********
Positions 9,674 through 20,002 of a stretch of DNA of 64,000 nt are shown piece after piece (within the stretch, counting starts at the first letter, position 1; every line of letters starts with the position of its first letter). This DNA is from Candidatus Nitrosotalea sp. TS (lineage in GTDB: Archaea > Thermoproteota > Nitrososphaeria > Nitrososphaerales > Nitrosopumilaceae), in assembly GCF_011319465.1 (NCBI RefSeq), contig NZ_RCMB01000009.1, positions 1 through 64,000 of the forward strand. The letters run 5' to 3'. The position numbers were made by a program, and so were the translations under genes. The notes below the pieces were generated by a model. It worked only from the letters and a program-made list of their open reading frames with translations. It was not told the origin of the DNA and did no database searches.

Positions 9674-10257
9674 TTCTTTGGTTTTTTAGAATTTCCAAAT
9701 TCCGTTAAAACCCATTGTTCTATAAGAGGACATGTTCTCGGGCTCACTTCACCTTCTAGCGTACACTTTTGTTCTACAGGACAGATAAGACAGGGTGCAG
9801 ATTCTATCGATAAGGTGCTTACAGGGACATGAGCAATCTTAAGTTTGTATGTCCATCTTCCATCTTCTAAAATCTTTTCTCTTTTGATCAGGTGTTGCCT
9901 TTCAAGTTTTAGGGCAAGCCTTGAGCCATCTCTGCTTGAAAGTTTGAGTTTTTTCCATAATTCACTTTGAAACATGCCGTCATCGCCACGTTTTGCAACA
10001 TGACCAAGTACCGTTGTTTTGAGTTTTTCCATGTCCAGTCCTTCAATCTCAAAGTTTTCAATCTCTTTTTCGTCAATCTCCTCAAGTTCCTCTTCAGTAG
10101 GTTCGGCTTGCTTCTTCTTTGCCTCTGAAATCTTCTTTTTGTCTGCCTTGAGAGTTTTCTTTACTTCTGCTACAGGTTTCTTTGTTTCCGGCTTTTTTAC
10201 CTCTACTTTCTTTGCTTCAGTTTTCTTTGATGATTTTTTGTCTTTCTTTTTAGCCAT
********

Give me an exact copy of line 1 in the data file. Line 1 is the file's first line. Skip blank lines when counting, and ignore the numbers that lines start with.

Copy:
Positions 9,674 through 20,002 of a stretch of DNA of 64,000 nt are shown piece after piece (within the stretch, counting starts at the first letter, position 1; every line of letters starts with the position of its first letter). This DNA is from Candidatus Nitrosotalea sp. TS (lineage in GTDB: Archaea > Thermoproteota > Nitrososphaeria > Nitrososphaerales > Nitrosopumilaceae), in assembly GCF_011319465.1 (NCBI RefSeq), contig NZ_RCMB01000009.1, positions 1 through 64,000 of the forward strand. The letters run 5' to 3'. The position numbers were made by a program, and so were the translations under genes. The notes below the pieces were generated by a model. It worked only from the letters and a program-made list of their open reading frames with translations. It was not told the origin of the DNA and did no database searches.